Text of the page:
Oct 1, 2012 1:22 AM
8Thanks for the responses. I'm planning to go in September for two weeks, that's pretty much non-negotiable. I'm aware that I'm aiming to cover a lot of ground but when you're flying 4,000 miles for the privilege I try to get to as many places as possible. This year I did 5,000 miles round the West Coast in three weeks so I'm not worried about racking up the miles. There's also a very limited number of places I can fly directly to, hence I want to fly into Houston and out of Denver. I want to go to Oklahoma City but it seems as though this can be a fleeting visit, and Kansas City for the BBQ, which I understand is very good. I guess the main reasons for going are food, history, nature and music, probably in that order. I'd like to get to Mount Rushmore, hence the stop at Rapid City or thereabouts and also Badlands, as someone has already mentioned. Thanks for the tip re: Abilene, that looks like a good option instead of two nights in Kansas City. The advice seems to suggest going diagonally across Nebraska to Rapid City is the better option rather than going via Sioux Falls.
Thanks for the book advice denver_mugwamp, that's really helpful.
Oct 1, 2012 4:27 AM
9You couldn't pay me to drive that route...There is hardly anything, if anything, to see. You want to see great rural towns and back country twon settings, head to Kentucky/Tennessee, North Carolina/Virginia or the New England states. I grew up and the midwest and live in Chicago, I would not more drive that route than fly it. I would assume you have been to Colorado and Wyoming and Utah, from Texas, this would be stunning and a world class drive, but yours is nothing, literally Texas to Omaha would be the same scene 95% of the time.
Oct 1, 2012 4:33 AM
Oct 1, 2012 6:01 AM
11Good luck with your trip Joshuagreen 1984 - hope you come up with an amazing roadtrip and have a great US adventure!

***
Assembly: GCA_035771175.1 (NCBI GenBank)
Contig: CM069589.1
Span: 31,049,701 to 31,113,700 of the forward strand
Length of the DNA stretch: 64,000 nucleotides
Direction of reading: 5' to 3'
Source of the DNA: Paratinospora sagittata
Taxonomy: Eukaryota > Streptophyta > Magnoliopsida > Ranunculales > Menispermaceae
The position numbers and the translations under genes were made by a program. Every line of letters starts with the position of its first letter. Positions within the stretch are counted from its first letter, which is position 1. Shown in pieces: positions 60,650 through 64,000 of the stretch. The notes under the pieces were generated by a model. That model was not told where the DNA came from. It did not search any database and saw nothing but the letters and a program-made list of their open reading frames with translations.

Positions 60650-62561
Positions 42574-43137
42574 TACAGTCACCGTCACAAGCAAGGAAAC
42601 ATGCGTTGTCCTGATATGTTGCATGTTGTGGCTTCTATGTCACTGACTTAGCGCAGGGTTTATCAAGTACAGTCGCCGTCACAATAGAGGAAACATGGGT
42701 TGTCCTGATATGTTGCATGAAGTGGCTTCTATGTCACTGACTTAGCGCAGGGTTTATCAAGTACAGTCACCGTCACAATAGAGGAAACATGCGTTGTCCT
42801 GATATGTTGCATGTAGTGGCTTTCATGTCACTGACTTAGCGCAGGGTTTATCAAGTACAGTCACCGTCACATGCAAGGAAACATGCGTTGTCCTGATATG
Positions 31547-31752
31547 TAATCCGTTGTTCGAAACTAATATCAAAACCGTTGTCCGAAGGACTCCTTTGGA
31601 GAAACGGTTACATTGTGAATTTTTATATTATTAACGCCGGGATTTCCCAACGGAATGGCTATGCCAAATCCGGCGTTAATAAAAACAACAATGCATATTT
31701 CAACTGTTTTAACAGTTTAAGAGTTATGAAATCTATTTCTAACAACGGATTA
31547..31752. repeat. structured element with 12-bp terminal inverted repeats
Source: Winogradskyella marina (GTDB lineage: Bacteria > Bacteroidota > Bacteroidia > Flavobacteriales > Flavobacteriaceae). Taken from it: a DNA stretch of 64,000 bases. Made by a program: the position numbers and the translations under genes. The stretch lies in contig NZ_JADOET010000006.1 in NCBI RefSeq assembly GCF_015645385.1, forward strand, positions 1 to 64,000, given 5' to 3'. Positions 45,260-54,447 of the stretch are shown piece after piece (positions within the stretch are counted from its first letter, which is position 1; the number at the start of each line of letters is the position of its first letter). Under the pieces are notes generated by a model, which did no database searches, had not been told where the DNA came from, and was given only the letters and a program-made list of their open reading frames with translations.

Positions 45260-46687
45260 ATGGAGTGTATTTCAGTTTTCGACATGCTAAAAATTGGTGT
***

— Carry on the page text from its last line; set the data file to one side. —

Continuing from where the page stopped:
I am afraid I have nothing helpful to add - I am also curious about making this trip for the first time - but have to say am completely gobsmacked by the snarky replies to his thread though. "remember we don't know you..", "you couldn't pay me to do that route", "they're hardly worth visiting", "you're going about it wrong". So much negativity, smugness and condescension. With the honourable exception of Denver Mugwamp I've never seen such a miserable bunch of replies.
Oct 1, 2012 6:13 AM
I've never vacationed in the Great Plains (spent my college years in Wisconsin/Illinois though.)
I'm going to reiterate the idea that if you plan you trip as city to city you're probably going about it all wrong.
The GP are about the countryside, not the cities. Think of rural/nature activities you like (hiking, camping, hunting, horseback riding, motorcycle tours, trips down the Mississippi whatever it is you're in to) and plan your trip that way.
Nothing wrong with naming cities or using them as landmarks, but in the GP those aren't really vacation destinations
Heck there are even "dude ranches" that will allow you to pay them to become a one-week ranch hand. (Yeehaw!)
Oct 1, 2012 6:23 AM
13The memorial and museum at the site of the 1994 OKC bombing are very well done. So is the Eisenhower childhoom home and museum in Abilene, KS. The Nelson-Adkins Museum in Kansas City, MO, is said to be very good, but it's closed Mondays and Tuesdays. (Which is why I didn't get to see it.)
Oct 1, 2012 6:28 AM
14I would fly to Denver and pick up a car there, then do the loop due northeast and back around, forget Oklahoma/ KC/Omaha. would also be cheaper than a oneway rental.
The only saving grace IMO would be to drive up the Missouri River Scenic roads that connect the river towns that are the anchors of commerce north of Omaha.
(0 star Hotel)
From US$24.54 per night
(4 star Hotel)
From US$223.88 per night
(5 star Hotel)
From US$636.35 per night